The sheer number of cosmeceuticals and drugs available to treat and augment therapy for the aging face is intimidating and somewhat overwhelming. For this and other reasons, patients frequently express have misperceptions and anxieties about their use. Yet it is vitally important to know how to maximize their benefits while at the same time minimizing their side effects. Providing guidance and advise in this arena is a role that trained medical personnel serve very well. We encourage you to ask questions, become involved in essence become your own best advisor regarding you skin care.
Research and Development in the area of cosmeceuticals is booming. Substances are being extracted from a number of sources – botanical, animal and chemically synthesized sources – and are being presented as active ingredients in skin care products. But the practical application of the science is not that simple. The interactions between cosmeceuticals and skin are complex and depend upon a number of factors: the specific composition of a given product, the condition of the skin, the general health of the patient, and the environment where the interaction occurs. All of which calls for careful clinical evaluation of the efficacy (effectiveness) and safety of both the active and the inactive ingredients.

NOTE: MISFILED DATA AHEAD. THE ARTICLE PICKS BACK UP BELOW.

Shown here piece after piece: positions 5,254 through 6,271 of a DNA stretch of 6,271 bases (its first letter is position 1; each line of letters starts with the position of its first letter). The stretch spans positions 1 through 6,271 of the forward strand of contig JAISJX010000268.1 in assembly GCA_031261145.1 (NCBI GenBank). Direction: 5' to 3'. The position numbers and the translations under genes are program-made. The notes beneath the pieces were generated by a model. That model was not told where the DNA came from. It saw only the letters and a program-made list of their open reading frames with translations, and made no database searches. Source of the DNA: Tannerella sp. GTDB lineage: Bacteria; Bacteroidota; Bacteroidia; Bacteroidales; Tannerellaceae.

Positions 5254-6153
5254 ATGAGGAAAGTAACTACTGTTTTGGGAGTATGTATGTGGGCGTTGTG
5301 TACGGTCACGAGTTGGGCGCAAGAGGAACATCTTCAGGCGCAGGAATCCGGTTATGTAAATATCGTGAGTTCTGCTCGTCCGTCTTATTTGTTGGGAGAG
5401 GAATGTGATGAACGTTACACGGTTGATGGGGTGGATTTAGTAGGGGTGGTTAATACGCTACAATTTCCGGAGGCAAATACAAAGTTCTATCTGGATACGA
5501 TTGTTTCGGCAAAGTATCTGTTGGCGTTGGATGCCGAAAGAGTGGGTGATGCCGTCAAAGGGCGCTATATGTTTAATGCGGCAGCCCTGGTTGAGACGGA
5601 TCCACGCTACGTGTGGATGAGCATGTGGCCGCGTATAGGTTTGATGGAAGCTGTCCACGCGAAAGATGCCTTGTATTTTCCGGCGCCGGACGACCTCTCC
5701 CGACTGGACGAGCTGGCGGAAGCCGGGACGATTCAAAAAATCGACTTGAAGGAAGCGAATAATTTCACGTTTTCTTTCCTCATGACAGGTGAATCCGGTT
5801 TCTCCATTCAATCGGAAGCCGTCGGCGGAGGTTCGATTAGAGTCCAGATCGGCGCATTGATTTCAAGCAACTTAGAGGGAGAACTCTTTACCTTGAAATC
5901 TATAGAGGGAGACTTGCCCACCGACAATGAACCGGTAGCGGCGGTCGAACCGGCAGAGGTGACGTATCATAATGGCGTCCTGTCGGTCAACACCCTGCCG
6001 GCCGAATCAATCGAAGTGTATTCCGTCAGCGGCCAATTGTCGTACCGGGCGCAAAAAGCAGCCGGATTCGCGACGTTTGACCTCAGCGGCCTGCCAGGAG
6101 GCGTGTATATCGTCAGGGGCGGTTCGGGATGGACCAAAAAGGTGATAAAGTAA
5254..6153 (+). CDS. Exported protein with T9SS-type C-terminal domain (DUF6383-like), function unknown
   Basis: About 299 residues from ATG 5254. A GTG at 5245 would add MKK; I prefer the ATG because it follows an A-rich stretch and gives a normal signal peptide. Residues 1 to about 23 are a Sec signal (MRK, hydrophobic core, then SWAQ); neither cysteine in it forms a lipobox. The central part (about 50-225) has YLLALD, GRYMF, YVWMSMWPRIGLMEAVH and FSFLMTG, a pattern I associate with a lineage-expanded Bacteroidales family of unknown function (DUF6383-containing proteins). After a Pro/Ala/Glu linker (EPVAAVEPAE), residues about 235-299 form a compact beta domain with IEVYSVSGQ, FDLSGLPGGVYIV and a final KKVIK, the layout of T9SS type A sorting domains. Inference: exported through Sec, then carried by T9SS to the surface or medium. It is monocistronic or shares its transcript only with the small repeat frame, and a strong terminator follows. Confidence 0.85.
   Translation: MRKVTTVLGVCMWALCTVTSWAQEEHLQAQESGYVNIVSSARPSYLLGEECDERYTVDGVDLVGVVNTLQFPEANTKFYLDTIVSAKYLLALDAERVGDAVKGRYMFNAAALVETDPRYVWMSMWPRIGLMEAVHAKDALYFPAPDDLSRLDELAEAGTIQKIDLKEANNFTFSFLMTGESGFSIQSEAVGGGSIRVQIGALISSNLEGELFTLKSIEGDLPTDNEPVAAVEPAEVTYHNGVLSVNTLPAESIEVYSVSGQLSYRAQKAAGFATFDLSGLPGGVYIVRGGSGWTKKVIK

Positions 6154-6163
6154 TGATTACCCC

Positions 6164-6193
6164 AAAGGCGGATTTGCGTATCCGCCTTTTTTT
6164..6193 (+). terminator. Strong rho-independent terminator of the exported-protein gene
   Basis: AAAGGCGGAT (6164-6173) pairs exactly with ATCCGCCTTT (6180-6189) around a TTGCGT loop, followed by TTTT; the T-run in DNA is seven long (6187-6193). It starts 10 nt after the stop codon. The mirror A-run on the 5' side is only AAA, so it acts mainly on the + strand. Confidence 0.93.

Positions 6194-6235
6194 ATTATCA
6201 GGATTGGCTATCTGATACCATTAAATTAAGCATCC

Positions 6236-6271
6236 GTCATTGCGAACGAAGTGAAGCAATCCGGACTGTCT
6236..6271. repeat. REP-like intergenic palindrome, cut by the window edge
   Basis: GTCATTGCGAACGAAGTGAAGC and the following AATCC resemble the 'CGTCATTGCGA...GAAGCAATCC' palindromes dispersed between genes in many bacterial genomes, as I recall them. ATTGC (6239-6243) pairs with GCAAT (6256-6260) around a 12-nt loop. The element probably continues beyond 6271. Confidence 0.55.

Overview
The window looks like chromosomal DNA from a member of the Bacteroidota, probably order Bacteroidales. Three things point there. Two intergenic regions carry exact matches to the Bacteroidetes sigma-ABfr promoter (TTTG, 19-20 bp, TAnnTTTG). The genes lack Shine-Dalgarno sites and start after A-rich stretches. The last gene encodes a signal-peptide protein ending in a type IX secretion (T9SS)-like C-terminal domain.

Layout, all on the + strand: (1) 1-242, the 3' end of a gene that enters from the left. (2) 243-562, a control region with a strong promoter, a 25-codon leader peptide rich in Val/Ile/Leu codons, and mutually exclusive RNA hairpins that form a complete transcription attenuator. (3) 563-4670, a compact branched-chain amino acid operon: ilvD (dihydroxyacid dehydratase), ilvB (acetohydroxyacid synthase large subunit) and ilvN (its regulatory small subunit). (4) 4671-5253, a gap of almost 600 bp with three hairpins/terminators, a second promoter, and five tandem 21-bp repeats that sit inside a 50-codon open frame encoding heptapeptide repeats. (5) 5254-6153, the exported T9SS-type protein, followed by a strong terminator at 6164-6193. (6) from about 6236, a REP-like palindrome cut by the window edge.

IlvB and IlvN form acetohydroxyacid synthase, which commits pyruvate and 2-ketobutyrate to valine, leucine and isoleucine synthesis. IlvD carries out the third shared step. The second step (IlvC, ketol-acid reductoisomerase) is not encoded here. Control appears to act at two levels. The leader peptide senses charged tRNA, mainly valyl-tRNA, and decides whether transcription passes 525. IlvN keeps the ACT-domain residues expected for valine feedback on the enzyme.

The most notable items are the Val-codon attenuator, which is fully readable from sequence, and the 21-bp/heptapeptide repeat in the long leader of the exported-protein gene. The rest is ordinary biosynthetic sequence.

As well, a thorough knowledge of the properties (benefits, limitations, complications) of the ever expanding numbers of new products is essential. An understanding of skin care ingredients is key as well. Here is why:
Perhaps first and foremost, we need to know if Product XYZ has the ability to actually do what we intend for it to do to our skin. In other words, are any of the ingredients biologically active? Second, is there enough material in the formulation to do the job? And are the key materials biologically stable over time so that our product will still work next month? Do they break down when exposed to air or heat or some other potentially harmful exposure? Third, will the product penetration into the skin well enough to be effective? Fourth, do all of the ingredients mix peacefully with one another – there are both active and inactive ingredients in any formulation and we need to be sure they are all compatible. Fifth and finally, do any of the elements of the formulation have the potential to harm the skin say by causing allergic reactions, irritating or dehydrating the skin, clogging pores, etc.
These criteria are a tall order to meet. Finding a product that fits your particular needs and goals is easier if you have some understanding of the ingredient list – an optimal formulation contains one or more actives ingredients, contains an effective concentration, has inert inactives, is well-absorbed, is well preserved, stabile and delivers what it promises – all in the absence of any potential to cause skin injury or damage.
In summary, patients with photo-damaged skin need guidance in selecting treatment plans that optimize outcomes, minimize downtime, and reduce adverse effects. Physicians are in a good position to help patients learn about these newer concepts and products. As an informal team, Physicians and Patients have the potential to render cosmeceuticals use understandable, whereby cosmeceutical users come to personally understand the benefits and realistic limitations of anything they intend to put on their skin.